What Causes a Hangover?

“Hangover” is a collective term for the group of physical symptoms that someone might experience the day after a bout of heavy alcohol consumption. It includes all of the symptoms that have been lampooned in popular culture and reinforced throughout the history of drinking, including headaches, nausea, lethargy, aches and pains, and “cottonmouth”, or dry mouth. The condemnations and judgments of society typically react to a hangover as if it is just punishment for an evening of alcoholic debauchery, but the reality of a hangover is much more complex than just a payback.

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Physicians and biochemists cannot fully explain the mechanisms that result in a hangover. Popular wisdom sometimes suggests that certain forms of alcohol cause worse hangovers than others. The reality is that too much alcohol, regardless of its form, will cause intoxication and hangover symptoms that are associated with alcohol intoxication. Other symptoms might result from byproducts and ingredients that are included in different types of drinks.

Acetaldehyde, which is a byproduct of alcohol metabolism in a person’s body, is frequently blamed as the primary suspect in causing hangovers. Some individuals are genetically better able to process acetaldehyde than others, which may explain why they suffer less severe hangover symptoms than others. Dehydration is another suspect, as alcohol is a known diuretic that flushes fluids and electrolytes from a person’s body. With reduced fluid and electrolyte levels, a person’s metabolism will be impaired, leading to feelings of lethargy and an inability to focus or concentrate.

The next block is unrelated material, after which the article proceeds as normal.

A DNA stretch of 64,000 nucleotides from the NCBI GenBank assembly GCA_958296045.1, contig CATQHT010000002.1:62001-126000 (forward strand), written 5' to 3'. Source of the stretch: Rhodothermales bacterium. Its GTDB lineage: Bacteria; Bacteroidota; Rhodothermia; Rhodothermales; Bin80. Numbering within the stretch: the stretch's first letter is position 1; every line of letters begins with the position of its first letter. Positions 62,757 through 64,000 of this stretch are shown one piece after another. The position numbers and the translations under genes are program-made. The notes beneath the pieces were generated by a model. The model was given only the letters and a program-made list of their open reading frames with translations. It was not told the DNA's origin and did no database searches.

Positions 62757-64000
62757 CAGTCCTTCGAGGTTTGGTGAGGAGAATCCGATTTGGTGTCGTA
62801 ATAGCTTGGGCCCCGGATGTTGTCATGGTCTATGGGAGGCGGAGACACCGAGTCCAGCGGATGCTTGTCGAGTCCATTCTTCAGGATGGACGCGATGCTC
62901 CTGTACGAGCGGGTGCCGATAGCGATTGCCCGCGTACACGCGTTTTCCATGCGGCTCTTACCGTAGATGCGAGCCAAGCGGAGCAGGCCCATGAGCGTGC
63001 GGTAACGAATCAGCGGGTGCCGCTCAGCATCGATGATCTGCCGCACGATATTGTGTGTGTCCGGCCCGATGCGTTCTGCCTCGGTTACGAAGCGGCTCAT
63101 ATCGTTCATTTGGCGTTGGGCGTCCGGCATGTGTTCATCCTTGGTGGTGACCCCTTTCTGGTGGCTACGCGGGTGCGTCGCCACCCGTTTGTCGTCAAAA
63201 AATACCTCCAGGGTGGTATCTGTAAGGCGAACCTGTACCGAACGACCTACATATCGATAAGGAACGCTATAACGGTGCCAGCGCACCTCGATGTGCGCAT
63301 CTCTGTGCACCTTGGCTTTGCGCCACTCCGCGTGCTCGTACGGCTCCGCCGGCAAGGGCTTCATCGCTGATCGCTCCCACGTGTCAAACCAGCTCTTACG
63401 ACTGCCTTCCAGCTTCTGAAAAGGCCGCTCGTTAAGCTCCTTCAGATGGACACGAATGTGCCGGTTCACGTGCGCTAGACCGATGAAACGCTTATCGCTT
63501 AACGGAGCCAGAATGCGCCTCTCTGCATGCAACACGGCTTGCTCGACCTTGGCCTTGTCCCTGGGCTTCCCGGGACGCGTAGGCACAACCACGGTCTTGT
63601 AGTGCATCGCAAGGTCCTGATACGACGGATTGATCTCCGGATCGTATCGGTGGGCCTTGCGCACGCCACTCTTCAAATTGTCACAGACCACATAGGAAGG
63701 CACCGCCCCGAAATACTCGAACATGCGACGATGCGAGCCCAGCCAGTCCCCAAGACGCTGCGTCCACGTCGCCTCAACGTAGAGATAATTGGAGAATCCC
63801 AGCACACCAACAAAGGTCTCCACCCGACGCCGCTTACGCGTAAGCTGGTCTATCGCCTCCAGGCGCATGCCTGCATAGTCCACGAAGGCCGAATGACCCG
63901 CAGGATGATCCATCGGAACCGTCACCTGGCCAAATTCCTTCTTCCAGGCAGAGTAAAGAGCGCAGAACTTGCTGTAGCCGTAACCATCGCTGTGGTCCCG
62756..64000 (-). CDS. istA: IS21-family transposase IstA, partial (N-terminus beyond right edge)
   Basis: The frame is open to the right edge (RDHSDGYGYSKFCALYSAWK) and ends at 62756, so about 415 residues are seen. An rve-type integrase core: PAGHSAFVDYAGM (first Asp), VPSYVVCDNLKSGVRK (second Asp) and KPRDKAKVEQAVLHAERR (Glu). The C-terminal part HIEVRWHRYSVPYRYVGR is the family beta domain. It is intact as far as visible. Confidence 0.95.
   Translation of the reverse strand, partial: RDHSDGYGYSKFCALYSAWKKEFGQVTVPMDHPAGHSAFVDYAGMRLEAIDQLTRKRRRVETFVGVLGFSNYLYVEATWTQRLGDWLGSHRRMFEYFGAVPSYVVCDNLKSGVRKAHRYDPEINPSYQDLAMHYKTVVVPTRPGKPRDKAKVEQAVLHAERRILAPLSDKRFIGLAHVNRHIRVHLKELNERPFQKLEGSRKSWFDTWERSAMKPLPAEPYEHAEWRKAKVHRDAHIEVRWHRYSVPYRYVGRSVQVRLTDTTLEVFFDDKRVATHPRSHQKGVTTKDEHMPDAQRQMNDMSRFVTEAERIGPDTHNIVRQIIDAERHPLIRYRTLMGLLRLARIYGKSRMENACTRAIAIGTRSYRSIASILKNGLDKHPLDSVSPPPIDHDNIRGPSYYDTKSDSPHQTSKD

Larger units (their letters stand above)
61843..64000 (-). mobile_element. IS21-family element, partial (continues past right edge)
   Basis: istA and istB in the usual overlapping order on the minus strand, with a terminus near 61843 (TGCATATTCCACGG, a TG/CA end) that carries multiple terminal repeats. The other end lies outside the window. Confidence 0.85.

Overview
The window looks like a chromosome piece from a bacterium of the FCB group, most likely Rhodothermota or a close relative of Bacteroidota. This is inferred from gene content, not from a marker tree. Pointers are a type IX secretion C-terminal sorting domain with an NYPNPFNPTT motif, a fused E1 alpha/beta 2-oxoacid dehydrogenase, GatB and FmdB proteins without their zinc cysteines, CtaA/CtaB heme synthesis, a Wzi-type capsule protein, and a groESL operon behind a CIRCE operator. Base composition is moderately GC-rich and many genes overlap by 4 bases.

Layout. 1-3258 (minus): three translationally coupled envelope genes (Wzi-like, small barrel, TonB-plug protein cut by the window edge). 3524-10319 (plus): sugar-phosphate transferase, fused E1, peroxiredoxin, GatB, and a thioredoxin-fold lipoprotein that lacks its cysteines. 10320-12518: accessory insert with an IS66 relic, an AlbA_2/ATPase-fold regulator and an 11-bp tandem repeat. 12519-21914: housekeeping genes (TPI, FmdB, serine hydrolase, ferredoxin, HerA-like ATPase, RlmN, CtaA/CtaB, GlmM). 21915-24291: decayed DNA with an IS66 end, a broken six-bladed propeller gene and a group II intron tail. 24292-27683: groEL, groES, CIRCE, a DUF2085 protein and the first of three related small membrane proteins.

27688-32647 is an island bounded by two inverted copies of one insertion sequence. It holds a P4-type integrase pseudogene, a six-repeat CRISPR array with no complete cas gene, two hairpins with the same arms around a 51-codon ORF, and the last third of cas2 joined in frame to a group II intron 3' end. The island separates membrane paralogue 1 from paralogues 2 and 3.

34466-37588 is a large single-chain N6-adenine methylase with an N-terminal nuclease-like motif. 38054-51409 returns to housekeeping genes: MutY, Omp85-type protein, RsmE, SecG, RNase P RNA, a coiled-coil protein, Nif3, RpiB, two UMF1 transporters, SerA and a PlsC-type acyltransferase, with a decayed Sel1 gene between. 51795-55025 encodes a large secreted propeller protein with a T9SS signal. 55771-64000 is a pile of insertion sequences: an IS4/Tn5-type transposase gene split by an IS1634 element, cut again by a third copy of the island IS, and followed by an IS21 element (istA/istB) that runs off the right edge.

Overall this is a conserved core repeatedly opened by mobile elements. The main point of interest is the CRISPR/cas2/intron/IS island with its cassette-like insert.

Large quantities of alcohol will cause inflammation of stomach linings, which may explain the gastric distress that many hangover sufferers experience. Metabolizing alcohol also puts a strain on a person’s liver, kidneys, and endocrine system. Hangovers might result from those organs and systems being overworked.

At the extremes, it is critical to distinguish between hangover symptoms, which will be uncomfortable but which will ultimately subside, and alcohol poisoning, which can be fatal. Alcohol poisoning symptoms can look like a hangover, but will often require a person to receive medical treatment to prevent permanent system damage. Symptoms of alcohol poisoning include confusion and disorientation, irregular breathing and heart rate, seizures, vomiting, and pale or cool skin. You should be on alert for these symptoms if you are helping a person recover from a hangover or if you are suffering from a hangover yourself.   


Recovery is the end of hangovers. You never have to wake up feeling sick as the result of uncontrollable drinking again. At Smarmore Castle Private Clinic, we know that real change is possible. Our residential detox and treatment programmes for alcoholism and alcohol abuse help patients return to optimum health of mind, body, and spirit. Call to speak with one of our caring and attentive staff members today to plan your course of treatment: +353 41 214 5111

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